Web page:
I CANNOT have my faith and my abstinence linked. I can’t risk losing them both together ever again. Unfortunately, the secular alternative, the local SOS group, has collapsed, so I’m getting by while reading my brand-new Kindle copy of How to Stay Sober: Recovery without Religion. The collapsed SOS group said they’d heard good things about an AA Agnostics group, but I’m reluctant to trust any group with the name “AA” on it, given my history.
And then, sometimes religion IS the problem. It’s possible to rely on religion too much – what I, in this blog, have called “religionitis”. I’ve done that too. Maybe that’s why I’m keeping my current faith at arm’s length, why someone I know had to die to get me to do rite every day (sorry, Adsiltia). There’s a way to do it right, I’m hoping. I think it’s all about balance. Religion is one aspect of my life, no more, no less – just as it is one aspect of society, no more, no less.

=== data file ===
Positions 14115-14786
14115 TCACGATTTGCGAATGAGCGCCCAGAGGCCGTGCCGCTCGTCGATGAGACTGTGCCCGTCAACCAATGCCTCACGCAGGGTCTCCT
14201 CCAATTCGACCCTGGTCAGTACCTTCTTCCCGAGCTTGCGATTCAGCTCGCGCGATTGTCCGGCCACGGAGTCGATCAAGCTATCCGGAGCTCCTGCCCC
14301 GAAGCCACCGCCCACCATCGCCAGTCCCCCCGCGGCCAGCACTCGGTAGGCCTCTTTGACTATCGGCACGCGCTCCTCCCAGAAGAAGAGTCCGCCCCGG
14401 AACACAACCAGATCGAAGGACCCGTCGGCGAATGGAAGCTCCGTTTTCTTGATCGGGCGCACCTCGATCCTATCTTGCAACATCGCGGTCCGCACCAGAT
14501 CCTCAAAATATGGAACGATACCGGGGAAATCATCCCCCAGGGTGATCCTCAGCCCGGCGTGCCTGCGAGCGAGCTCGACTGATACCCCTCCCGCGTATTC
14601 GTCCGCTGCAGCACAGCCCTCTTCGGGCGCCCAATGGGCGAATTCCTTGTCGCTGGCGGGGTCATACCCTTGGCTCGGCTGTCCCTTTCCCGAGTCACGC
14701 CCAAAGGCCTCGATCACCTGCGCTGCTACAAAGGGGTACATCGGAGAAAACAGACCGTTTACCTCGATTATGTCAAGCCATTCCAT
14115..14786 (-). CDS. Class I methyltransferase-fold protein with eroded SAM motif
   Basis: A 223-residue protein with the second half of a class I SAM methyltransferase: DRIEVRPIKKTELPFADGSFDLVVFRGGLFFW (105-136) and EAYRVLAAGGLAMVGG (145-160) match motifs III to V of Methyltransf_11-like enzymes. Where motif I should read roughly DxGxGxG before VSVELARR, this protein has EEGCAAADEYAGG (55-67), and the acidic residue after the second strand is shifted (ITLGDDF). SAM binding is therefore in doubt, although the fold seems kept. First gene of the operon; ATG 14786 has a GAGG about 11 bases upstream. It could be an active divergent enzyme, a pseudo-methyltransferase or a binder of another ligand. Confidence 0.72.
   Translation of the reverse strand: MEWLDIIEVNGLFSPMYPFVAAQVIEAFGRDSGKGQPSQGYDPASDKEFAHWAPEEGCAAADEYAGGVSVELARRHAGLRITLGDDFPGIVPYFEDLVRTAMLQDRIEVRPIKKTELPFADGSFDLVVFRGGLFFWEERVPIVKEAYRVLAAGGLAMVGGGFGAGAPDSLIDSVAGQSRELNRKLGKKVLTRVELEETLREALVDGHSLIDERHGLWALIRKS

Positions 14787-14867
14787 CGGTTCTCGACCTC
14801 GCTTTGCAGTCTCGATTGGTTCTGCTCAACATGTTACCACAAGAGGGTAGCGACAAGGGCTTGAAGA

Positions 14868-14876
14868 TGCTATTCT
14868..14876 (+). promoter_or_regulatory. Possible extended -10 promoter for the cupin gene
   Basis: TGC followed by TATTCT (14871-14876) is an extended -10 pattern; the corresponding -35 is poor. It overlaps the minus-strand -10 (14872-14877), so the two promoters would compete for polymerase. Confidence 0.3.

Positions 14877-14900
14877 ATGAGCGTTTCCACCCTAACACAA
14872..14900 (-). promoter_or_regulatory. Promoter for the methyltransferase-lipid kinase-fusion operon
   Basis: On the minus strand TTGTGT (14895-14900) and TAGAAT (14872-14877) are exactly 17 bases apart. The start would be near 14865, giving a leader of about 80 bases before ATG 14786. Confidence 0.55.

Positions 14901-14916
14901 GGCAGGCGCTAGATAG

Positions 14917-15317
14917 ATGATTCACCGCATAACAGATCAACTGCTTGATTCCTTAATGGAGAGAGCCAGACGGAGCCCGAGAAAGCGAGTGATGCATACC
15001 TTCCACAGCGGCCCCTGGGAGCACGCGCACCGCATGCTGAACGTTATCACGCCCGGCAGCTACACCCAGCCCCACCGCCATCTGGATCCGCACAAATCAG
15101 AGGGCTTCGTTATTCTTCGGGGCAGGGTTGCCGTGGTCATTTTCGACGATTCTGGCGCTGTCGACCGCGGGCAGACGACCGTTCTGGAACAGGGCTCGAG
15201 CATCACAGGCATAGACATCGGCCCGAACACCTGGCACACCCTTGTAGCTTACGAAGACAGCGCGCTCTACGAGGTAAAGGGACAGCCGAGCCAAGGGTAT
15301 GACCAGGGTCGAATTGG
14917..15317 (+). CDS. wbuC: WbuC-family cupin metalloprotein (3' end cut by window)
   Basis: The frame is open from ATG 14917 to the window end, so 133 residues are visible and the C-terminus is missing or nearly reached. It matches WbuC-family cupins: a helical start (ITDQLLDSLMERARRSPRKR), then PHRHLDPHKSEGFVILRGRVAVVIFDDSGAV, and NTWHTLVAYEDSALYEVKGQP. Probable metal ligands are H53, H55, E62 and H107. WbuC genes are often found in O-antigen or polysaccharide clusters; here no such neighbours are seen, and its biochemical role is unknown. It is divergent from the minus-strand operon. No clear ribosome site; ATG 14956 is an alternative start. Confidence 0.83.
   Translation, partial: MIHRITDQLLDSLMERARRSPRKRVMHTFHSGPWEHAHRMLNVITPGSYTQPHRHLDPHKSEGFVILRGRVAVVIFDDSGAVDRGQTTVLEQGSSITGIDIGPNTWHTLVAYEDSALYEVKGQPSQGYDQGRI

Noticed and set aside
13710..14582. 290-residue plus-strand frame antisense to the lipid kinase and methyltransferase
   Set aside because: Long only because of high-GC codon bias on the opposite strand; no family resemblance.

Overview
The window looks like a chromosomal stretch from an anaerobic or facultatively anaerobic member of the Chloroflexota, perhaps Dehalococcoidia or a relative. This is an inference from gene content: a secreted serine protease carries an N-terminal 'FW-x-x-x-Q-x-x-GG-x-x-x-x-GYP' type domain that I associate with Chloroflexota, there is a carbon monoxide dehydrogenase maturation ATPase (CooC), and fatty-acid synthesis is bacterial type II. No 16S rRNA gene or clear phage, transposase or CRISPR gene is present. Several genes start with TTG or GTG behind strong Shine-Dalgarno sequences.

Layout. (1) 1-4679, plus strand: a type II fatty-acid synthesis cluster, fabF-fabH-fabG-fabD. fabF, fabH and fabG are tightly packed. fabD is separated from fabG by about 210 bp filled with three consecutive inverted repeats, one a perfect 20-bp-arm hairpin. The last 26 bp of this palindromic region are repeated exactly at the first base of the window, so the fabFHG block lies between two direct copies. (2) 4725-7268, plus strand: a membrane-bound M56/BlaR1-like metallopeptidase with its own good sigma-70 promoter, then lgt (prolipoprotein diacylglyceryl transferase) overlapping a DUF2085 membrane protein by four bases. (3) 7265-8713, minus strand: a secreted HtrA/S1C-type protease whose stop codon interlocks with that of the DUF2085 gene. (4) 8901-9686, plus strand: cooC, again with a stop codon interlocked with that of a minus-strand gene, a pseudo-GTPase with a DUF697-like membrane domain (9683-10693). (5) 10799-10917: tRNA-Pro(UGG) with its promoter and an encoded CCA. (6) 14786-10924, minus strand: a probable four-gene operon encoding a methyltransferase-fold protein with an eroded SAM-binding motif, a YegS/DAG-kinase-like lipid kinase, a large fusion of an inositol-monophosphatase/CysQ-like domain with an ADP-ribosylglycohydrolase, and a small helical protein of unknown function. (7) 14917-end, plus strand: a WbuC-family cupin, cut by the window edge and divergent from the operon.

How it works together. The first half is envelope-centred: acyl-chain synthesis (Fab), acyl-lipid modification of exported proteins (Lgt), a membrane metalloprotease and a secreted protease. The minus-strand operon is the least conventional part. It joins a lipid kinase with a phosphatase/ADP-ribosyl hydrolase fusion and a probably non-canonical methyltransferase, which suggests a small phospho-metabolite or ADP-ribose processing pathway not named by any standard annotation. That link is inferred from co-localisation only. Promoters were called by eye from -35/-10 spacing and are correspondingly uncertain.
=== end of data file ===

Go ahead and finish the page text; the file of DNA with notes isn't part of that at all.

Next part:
The ancient Egyptians probably had trouble with balance too. They didn’t even have a word for “religion” – it was so well integrated into their lives that they couldn’t conceive it as something separate. But even that culture had its atheists. Just look at the Harpers’ Songs.
My point is that the world is, and always has been, full of a variety of people with different opinions on religion. When one is creating a support group for addicts, maybe that should be borne in mind.
Any comments? Please leave them below.